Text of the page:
THE PERSUASIONS / “Imagine”
Imagine. Everyday. Not just think, but full-out visualize. Breath in your dreams. Exhale realization efforts. Taste both the grit and sweet of your future. Dance to the rhythms you hear stirring inside yourself and emanating from your comrades. That fragrance in the air is the stank of the shit we must slog through but also wafting betwixt is a bouquet of enticing aromas, the fruit and flower of our struggles. Imagine. Boldly. With brilliant determination. Imagine. Post-Beatles, John Lennon wrote one hell of a song with this declarative statement, the title track of his 1971 album. A couple of days before his death he revealed that the song was not his creation alone but actually something he was inspired to write by his much-derided mate Yoko Ono from whom he borrowed key concepts, including the one-word injunctive title. Whereas many hardcore Beatles fans accused Yoko of breaking up the Beatles, John himself believed that Yoko was responsible for his further development as a human being willing to confront both contradictions within and without, especially macho-sexism and the Vietnam war. Hopefully, all of us can find helpmates and comrades who will help us confront our own demons and embrace our own angels. Imagine. We, of course, start with John Lennon’s original recording featuring piano and spare instrumentation. I’ve always dug the songwriting, but considered the vocals barely bearable. I realize that’s my particular idiosyncrasy, the calibration of my ears and what I like in terms of vocal stylization. While very effective, John’s version would hardly be my choice to listen to on the regular. Now, blues-based Keb’ Mo’ brings his own stark subtext of guitar and voice country blues traditions to bear on this Seventies song. Keb’ Mo’ is about as unembellished as it comes in his singing, but there is a certain something in his voice that I find compelling. He does little things, slight grace notes at the ends of phrases, sure-footed micro-syncopations in his timing, and that utter lack of showing off that plain-spoken men bring to their music, an up-frontness that encourages you to accept their sincerity. (Think of Otis Redding, Bill Withers, or more recently Anthony Hamilton.) On the other hand, check out the brilliance of Randy Crawford, the musical continuance of that African high-nasal, wide vibrato vocal approach, which can verge on the annoying when not done with total artistry, and at the same time can send you into semi-orgasmic raptures when intoned by a master. Esther Phillips had it. Dinah Washington, in spades. Bunches of female blues singers before them. It is a profound sound whose keening sharpness cuts through a lot bullshit. Just grabs you by your gonads and arouses you to action. Randy is a master. Just listen to how she makes the melody soar, how her huge voice hits you squarely, the lyrics becoming an insistent, albeit tender, order. And then, here comes The Persuasions, one of the ultimate, all-time best acapella doo-wop groups. This is a radical interpretation, one you will either love immediately or else forever wonder why in the world they messed up that song. It’s such a smooth street-corner symphony their voices conjure up, that unfailing bass line booming on the bottom, the close harmony of the backing voices, and the tenor leading the charge. I was both surprised and delighted when I first heard this version and assume you will share my delight. We conclude with Cuban pianist Gonzalo Rubalcaba whose prodigious technique is both awesome and awe-inspiring. This is a jazz interpretation, and as such, there is not only improvisation but also a harmonic sophistication that “imagines” many different ways to sound out the basic song. Note particularly how the right hand is percussive but the left hand accompaniment is tender, the treble notes ring, the bass notes roll, setting up that ying/yang reality I alluded to in the opening paragraph. This is the version I could listen to forever, precisely because there is so much here that each listen encourages new thoughts or encourages reconsiderations of old thoughts. I’ve played these tracks over and over, and find something richly rewarding in each listen. Hopefully we all can make contributions to this world that inspire others to imagine. —Kalamu ya Salaam Honestly ready for serious change I like all four of these interpretations of Lennon’s tune, but I agree, the Gonzalo Rubalcaba version is the best of the lot. It’s sensitively rendered, but persuasive too. And, as I listen to it now for the third time, the Persuasions’ version is quite special too. (No pun intended earlier: ‘persuasive’ / Persuasions.) One thing that’s always amazed me about “Imagine” is the way it has been accepted here in the States as a ‘feel-good’ kind of song. I’m amazed by that because the lyrics clearly espouse elements of communism and, in key lines, outright anarchy (politically). The concepts Lennon puts forth—living in the now, the non-existence of religion, the abolishment of countries and war, unification across all lines (racial, political, social, etc.)—are not the types of ideas that one would expect to go over well in Bible Belt America, or even, for that matter, with most average Black folk in America. Still, “Imagine” is routinely sung at high school graduations, beauty pageants, talent contests and the like. Am I underestimating the average American’s interest in social change, i.e., revolution? Or are most people simply not paying attention to what the man actually wrote? In America, we’ve never had a non-Christian president. Our money is stamped ‘In God We Trust.’ Each school day, our children ‘pledge allegiance’ to the American flag. We send our young men and women 6,000 miles away to bomb other countries in order that we might be safe and prosperous here in America. And we do all of that with no small amount of patriotic pride. And yet—with no apparent irony—we all join hands and sing along to John Lennon’s “Imagine”?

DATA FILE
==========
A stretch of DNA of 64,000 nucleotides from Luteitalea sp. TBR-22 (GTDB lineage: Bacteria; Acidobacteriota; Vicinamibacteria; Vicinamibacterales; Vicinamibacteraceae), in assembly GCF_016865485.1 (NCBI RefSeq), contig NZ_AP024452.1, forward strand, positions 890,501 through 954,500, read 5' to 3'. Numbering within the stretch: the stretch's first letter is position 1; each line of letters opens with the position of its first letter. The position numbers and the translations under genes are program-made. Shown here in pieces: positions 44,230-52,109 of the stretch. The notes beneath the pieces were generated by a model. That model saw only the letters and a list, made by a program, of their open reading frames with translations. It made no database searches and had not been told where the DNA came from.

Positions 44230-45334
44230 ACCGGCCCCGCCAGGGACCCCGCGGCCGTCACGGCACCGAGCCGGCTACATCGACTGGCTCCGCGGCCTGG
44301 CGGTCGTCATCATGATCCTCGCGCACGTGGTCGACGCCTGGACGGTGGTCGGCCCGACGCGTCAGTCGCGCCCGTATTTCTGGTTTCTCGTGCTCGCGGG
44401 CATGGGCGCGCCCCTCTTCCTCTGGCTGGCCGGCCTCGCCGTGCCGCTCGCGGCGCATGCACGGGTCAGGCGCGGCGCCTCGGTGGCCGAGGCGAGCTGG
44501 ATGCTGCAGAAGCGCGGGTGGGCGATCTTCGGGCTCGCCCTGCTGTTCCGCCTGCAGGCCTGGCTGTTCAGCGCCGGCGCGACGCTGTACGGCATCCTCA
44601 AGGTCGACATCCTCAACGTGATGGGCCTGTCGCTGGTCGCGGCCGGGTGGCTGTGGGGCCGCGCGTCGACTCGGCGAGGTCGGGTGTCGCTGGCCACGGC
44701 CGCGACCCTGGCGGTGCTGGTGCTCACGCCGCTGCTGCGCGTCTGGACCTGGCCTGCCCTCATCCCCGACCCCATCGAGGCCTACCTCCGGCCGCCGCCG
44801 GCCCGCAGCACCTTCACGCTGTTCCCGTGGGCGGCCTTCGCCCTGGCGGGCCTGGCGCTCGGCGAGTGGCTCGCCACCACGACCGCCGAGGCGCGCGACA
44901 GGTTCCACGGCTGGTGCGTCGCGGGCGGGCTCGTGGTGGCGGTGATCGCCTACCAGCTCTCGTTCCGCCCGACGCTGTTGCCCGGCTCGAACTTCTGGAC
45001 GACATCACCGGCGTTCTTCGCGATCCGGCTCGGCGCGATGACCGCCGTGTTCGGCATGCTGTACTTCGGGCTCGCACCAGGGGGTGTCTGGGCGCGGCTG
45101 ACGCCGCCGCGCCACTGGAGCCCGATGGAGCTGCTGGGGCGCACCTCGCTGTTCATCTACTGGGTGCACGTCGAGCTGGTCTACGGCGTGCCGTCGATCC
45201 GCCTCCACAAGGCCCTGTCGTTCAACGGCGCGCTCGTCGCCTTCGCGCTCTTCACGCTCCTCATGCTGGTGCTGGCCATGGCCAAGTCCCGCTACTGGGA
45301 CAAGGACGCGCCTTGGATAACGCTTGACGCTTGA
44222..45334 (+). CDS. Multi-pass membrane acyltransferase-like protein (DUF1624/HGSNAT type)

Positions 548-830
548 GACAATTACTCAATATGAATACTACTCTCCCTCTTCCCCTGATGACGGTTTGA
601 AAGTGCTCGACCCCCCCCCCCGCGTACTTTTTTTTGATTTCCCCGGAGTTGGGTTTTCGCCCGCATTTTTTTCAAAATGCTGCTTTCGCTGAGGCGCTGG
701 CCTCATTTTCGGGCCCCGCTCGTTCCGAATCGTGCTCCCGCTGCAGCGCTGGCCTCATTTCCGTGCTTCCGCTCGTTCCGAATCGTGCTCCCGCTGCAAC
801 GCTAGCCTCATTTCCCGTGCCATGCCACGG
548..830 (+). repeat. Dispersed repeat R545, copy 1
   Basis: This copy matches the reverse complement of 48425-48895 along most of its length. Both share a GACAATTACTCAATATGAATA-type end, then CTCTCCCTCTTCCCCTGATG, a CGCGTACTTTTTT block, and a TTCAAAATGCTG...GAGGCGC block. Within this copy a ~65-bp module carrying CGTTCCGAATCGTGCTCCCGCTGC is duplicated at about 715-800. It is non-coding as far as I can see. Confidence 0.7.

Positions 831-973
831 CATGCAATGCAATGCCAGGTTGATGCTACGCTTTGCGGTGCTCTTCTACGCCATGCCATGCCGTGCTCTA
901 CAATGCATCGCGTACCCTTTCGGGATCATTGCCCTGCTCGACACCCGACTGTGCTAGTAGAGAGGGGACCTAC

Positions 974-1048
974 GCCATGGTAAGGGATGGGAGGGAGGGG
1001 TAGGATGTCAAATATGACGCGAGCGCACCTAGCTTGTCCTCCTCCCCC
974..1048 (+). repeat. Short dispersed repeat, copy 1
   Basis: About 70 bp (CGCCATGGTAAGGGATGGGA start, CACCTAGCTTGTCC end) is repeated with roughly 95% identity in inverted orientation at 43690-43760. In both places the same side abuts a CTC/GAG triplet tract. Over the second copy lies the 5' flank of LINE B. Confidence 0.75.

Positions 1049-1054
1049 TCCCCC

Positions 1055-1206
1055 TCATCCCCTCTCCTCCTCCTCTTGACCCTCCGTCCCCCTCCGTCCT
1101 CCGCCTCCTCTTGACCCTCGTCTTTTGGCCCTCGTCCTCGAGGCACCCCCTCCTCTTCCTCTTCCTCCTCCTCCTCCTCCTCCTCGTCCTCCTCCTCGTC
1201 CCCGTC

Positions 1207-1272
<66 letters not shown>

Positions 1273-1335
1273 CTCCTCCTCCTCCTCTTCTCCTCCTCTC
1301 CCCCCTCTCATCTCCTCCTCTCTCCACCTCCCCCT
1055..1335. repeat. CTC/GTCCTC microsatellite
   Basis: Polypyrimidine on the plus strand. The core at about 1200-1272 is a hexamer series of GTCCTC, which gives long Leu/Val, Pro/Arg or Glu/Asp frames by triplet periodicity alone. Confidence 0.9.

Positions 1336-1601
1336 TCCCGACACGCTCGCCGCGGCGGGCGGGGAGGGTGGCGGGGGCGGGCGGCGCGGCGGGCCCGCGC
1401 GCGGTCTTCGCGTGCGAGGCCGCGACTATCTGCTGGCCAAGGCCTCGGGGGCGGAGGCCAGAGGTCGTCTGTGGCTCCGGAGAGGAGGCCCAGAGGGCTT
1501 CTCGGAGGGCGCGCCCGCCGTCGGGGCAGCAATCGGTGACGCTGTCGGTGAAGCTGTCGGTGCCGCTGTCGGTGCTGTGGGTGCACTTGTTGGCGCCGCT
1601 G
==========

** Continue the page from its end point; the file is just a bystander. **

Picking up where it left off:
Imagine there’s no heaven. Imagine there’s no countries. Imagine no possessions. Imagine all the people sharing all the world.So which is it? Are we honestly ready for serious change? Or are we just not paying attention? —Mtume ya Salaam